However, in the present embodiment as well, the air-fuel ratio shift amount AFC during the times t2 to t4 is set so that the difference of the average value of the target air-fuel ratio and the stoichiometric air-fuel ratio in that period becomes larger than the difference of the average value of the target air-fuel ratio and the stoichiometric air-fuel ratio during the times t4 to t7.

Whatever the case, if expressing the first embodiment and the second embodiment together, the ECU 31 can be said to comprise: an oxygen storage amount increasing means for continuously or intermittently setting a target air-fuel ratio of exhaust gas flowing into the upstream side catalyst 20 to a lean set air-fuel ratio when the air-fuel ratio of the exhaust gas detected by the downstream side air-fuel ratio sensor 41 becomes a rich judged air-fuel ratio or less, until the oxygen storage amount OSAsc of the upstream side catalyst 20 becomes the judged reference storage amount Cref; and an oxygen storage amount decreasing means for continuously or intermittently setting the target air-fuel ratio to a weak rich set air-fuel ratio when the oxygen storage amount OSAsc of the upstream side catalyst 20 becomes the judged reference storage amount Cref or more so that the oxygen storage amount OSAsc decreases toward zero without reaching the maximum oxygen storage amount Cmax.

<Third Embodiment>

Next, referring to FIG. 20, a control system of an internal combustion engine according to a third embodiment of the present invention will be explained. The configuration of the control system of an internal combustion engine according to the third embodiment is basically similar to the configuration and control of the control system of an internal combustion engine according to the above embodiments. However, in the control system of the present embodiment, a diffusion regulating layer is provided around the gas chamber side electrode of the reference cell of the air-fuel ratio sensor.

FIG. 20 schematically shows the configurations of the upstream air-fuel ratio sensor 80 and the downstream side sensor 81 of the third embodiment, and is a cross-sectional view similar to FIG. 3. As will be understood from FIG. 20, each of the air-fuel ratio sensors 80, 81 has a reference cell diffusion regulating layer 82 which is provided at the inside of the measured gas chamber 51. The reference cell diffusion regulating layer 82 is arranged so as to surround the gas chamber side electrode 57 of the reference cell 61. Therefore, the gas chamber side electrode 57 is exposed through the reference cell diffusion regulating layer 82 to the measured gas chamber 51.

By providing a reference cell diffusion regulating layer 82 around the gas chamber side electrode 57 in this way, it is possible to regulate the diffusion of the exhaust gas flowing in around the gas chamber side electrode 57. In this regard, if not sufficiently regulating the diffusion of the exhaust gas flowing into the surroundings of the gas chamber side electrode 57, the relationship among the exhaust air-fuel ratio, sensor applied voltage Vr, and reference cell output current Ir will hardly have a trend such as shown in FIGS. 7 and 8. As a result, sometimes it is not possible to suitably detect the absolute value of an air-fuel ratio other than the stoichiometric air-fuel ratio. In the present embodiment, by sufficiently regulating the diffusion of the exhaust gas flowing into the surroundings of the gas chamber side electrode 57 by the reference cell diffusion regulating layer 82, it is possible to detect the absolute value of an air-fuel ratio which is different from the stoichiometric air-fuel ratio more reliably.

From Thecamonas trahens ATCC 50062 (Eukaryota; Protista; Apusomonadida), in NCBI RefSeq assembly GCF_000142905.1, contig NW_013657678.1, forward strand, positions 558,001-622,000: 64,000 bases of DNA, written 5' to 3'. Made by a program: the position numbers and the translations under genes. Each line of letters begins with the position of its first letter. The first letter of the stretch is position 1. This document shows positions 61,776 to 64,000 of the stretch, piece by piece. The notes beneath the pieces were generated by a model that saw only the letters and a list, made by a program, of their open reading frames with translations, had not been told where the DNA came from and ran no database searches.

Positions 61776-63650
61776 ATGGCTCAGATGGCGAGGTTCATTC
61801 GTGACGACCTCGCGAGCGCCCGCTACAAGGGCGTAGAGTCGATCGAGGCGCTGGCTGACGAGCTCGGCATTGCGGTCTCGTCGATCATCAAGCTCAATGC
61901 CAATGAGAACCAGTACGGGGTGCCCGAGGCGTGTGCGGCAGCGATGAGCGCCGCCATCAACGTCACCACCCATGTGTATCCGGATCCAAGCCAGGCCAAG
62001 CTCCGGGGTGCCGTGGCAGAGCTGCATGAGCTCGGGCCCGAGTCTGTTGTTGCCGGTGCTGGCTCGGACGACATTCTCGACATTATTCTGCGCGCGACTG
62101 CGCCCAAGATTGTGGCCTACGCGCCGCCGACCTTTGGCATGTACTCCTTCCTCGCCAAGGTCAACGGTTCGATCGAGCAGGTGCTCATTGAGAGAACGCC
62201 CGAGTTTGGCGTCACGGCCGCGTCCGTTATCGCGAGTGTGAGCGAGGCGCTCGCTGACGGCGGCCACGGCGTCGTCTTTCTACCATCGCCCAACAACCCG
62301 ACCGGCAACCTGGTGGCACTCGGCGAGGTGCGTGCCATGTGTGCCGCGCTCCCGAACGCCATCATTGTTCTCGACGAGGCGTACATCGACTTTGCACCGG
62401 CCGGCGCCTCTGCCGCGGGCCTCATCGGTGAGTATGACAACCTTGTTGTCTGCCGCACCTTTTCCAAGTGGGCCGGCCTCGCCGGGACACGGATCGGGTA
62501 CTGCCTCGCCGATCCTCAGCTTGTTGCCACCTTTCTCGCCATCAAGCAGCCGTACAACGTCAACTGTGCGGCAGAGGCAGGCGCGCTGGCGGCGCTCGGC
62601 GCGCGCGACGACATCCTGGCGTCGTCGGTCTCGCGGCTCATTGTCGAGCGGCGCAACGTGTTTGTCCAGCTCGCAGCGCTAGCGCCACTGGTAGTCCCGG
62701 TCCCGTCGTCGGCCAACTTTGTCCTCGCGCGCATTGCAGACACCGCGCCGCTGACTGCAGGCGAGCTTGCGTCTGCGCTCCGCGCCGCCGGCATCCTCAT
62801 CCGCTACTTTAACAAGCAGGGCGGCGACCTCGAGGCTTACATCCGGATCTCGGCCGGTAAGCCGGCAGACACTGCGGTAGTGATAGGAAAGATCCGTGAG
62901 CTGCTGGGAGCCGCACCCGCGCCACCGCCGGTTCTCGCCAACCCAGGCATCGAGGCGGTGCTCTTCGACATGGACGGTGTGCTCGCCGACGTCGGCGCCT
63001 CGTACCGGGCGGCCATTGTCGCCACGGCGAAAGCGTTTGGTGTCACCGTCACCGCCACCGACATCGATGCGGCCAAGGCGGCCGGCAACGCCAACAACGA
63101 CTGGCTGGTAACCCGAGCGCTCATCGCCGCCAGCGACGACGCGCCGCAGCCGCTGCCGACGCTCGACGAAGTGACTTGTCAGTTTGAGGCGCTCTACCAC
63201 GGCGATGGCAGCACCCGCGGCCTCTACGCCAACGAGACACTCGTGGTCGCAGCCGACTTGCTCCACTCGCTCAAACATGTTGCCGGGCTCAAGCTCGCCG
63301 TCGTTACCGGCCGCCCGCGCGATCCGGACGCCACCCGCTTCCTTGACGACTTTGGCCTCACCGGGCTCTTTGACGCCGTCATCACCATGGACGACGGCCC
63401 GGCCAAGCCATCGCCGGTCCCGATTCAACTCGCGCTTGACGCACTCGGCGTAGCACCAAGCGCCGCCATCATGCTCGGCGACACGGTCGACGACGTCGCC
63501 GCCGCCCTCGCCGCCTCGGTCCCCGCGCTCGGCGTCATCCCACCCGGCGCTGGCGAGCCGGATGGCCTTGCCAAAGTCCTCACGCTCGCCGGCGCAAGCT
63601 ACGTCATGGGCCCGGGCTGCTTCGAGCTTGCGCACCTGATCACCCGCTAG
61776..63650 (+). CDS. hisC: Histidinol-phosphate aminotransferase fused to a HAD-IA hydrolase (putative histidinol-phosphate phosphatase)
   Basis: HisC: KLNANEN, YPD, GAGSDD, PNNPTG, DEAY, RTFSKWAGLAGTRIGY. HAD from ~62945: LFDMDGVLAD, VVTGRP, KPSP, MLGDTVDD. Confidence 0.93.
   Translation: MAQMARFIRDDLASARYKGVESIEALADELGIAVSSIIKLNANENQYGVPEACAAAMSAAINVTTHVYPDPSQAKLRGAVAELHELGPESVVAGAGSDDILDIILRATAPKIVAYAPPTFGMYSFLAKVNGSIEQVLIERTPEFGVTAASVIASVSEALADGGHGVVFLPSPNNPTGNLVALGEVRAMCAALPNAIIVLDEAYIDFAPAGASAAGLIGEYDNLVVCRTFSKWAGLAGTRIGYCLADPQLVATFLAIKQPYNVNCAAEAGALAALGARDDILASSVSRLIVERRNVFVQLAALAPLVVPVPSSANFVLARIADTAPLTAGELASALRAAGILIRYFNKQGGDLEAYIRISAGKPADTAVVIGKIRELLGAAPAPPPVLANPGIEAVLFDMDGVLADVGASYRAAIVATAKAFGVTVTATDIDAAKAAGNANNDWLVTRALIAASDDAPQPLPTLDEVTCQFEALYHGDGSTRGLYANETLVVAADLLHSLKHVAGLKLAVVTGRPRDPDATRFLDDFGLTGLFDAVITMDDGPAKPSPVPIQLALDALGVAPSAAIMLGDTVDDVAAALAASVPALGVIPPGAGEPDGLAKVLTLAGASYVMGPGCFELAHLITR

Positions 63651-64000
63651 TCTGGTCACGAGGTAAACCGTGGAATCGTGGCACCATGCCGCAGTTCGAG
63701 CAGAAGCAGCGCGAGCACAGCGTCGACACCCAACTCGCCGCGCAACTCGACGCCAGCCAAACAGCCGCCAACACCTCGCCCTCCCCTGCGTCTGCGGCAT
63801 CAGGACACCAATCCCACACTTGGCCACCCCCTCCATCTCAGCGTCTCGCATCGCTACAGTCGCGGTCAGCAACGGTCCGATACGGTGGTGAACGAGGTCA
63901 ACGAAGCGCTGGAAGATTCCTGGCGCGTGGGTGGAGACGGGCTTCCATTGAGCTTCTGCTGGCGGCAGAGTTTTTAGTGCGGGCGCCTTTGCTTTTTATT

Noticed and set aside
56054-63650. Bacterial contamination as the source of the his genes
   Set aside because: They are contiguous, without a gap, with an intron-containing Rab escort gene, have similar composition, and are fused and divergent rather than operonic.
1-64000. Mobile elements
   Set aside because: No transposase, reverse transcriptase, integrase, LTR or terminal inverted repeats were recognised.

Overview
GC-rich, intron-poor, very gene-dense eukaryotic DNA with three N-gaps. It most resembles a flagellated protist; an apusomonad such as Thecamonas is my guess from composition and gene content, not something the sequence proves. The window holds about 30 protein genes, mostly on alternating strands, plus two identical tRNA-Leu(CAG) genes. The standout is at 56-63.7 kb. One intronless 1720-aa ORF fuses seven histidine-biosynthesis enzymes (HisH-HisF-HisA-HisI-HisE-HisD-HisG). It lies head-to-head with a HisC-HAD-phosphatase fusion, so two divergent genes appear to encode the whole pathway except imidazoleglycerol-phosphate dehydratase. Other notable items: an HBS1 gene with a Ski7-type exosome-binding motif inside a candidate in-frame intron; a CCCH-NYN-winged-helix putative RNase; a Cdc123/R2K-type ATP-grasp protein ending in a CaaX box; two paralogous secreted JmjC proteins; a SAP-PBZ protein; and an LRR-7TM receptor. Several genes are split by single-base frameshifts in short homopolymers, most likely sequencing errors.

Note that, when, in this way, providing a reference cell diffusion regulating layer 82 around the gas chamber side electrode 57, it is not necessarily required to provide a diffusion regulating layer 63 which defines the measured gas chamber 51. Therefore, instead of the diffusion regulating layer 63, it is also possible to provide a layer or fine holes, etc., which limit the inflow of exhaust gas into the measured gas chamber 51. Whatever the case, the diffusion regulating layer may be arranged at any position so long as being arranged so that the exhaust gas passes through that diffusion regulating layer to reach the gas chamber side electrode 57.

Note that, in this Description, the oxygen storage amount of the exhaust purification catalyst is explained as changing between the maximum oxygen storage amount and zero. This means that the amount of oxygen which can be further stored by the exhaust purification catalyst changes between zero (when oxygen storage amount is maximum oxygen storage amount) and the maximum value (when oxygen storage amount is zero).

5. combustion chamber

6. intake valve

8. exhaust valve

10. spark plug

11. fuel injector

13. intake branch pipe

15. intake pipe

18. throttle valve

19. exhaust manifold

20. upstream side exhaust purification catalyst

21. upstream side casing

22. exhaust pipe

23. downstream side casing

24. downstream side exhaust purification catalyst

31. ECU

39. air flow meter

40. upstream side air-fuel ratio sensor

41. downstream side air-fuel ratio sensor

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It takes the R&D behavior of the company itself into account that results in IP. During the invention phase, larger companies are considered to assign a higher R&D budget on a certain technology field, these companies have a better influence on their market, on what is marketable and what might lead to a standard.

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Citation

Patents Cited in This Cited by
Title Current Assignee Application Date Publication Date
Oxygen sensor NGK SPARK PLUG CO 09 March 1982 12 September 1983
ガス濃度検出装置 株式会社デンソー 05 July 2001 19 July 2002
Gas concentration measuring apparatus compensating for error component of output signal DENSO CORPORATION 30 October 2001 02 May 2002
全領域空燃比センサの劣化状態検出方法及び装置 日本特殊陶業株式会社 12 April 2004 16 September 2004
Driving circuit for air-fuel ratio sensor 日本特殊陶業株式会社 30 November 1990 24 July 1992